Practical examples of effective social media usage by small businesses

Any professional, looking to make use of LinkedIn, should try to do more than merely snooping around. Let us consider the practical cases of two ambitious entrepreneurs, who have skillfully leveraged the reach and power of all-pervading social media to spread their business.

A niche business leverages social media

A couple of years ago, Joanna Wiseberg started Red Scarf Equestrian, a company based in Toronto, to make stylish luxury goods and accessories for horse lovers. The economy was into a severe recessionary phase at that point of time. Undeterred, she continued to meet people, who would ask her to showcase the goods at elite places, such as the Monaco Grand Prix and the Cannes Film Festival.

“My business is one that operates in a niche within a niche. I launched it at the worst possible time,” she reminisces. But her faith in the popular social network for business professionals has helped her ride the rough times.

Joining domain-specific groups can do the trick

As she discovered, LinkedIn is more than only a site for prospective job seekers to post their résumés. “I wouldn’t (have been) here without it,” she underlines the site’s role in her survival. She had been a member of LinkedIn for quite a few years but she had never really fully grasped how to use the site. However, once she turned a business person, she stared joining focused groups related to her domain and regularly taking part in discussions on them.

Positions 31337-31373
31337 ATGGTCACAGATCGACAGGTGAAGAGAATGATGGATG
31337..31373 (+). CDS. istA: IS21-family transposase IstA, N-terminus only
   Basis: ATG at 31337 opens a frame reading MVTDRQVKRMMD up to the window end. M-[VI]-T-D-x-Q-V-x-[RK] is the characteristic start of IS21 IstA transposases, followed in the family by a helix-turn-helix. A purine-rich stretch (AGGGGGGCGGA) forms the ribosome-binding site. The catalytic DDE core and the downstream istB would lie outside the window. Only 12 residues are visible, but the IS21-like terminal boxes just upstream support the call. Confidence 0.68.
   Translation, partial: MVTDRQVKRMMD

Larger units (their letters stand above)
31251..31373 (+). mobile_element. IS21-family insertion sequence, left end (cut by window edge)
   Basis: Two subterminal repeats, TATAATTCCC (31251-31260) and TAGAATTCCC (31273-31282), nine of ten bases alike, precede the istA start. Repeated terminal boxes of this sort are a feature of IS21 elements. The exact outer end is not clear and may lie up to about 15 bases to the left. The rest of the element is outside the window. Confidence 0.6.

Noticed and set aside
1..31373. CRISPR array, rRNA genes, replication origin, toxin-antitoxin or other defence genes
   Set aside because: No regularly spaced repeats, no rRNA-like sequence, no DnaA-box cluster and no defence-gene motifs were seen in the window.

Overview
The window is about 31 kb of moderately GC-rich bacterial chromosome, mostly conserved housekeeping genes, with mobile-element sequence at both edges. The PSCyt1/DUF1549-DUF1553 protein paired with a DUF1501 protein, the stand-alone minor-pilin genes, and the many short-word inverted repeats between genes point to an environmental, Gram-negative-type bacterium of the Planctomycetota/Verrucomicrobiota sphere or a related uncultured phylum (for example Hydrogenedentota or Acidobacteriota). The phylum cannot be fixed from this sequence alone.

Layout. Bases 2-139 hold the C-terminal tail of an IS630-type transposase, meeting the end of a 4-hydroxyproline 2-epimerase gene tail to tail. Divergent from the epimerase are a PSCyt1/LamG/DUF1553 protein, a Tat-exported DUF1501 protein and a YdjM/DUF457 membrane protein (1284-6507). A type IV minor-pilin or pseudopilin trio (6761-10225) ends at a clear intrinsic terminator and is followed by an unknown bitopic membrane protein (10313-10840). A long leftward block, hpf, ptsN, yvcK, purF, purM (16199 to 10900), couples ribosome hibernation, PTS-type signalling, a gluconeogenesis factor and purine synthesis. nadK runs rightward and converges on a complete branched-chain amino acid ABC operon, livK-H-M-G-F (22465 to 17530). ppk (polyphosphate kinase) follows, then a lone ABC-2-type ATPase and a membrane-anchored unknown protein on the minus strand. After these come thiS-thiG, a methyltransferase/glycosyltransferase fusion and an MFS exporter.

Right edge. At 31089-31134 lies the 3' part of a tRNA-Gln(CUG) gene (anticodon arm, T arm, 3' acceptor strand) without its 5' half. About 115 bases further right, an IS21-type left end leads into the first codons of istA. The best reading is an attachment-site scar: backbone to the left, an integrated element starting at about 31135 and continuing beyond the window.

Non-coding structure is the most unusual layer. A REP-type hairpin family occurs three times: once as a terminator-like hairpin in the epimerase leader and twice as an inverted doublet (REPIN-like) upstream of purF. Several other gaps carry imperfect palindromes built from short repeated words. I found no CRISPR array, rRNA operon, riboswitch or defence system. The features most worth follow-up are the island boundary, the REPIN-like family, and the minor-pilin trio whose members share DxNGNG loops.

In fact, Ms Wiseberg is now an active member in over a dozen such groups like Luxury Addict Group, Luxury and Lifestyle Professionals, Horse Lovers of the Business World, and Woman 2 Woman Business. It is through these meaningful affiliations that others in her industry could discover her and then gradually invited her to events in North America Europe and Asia. Now, she quips, her business is all set to take off. She adds: “I had no option but to go global since the market in Canada is small. I am slowly getting there.”

A status update can come in handy

Take the case of a certified public accountant based in Florham Park, N.J., who uses a status update feature for alerting people regarding related matters. For example, Joe Rosenberg recently posted an alert that the deadline for self-employed persons to file estimated their quarterly tax payment was nearing. “People noticed it,” he reveals. “And the same could act as a reminder to them to call you.”

The tax consultant also answers queries regarding tax issues. The advice he gives, along with his active participation in various related groups, have resulted in a substantial business from both existing and new clients.

A similar user-friendly approach can work wonders when it comes to getting your small business off the ground.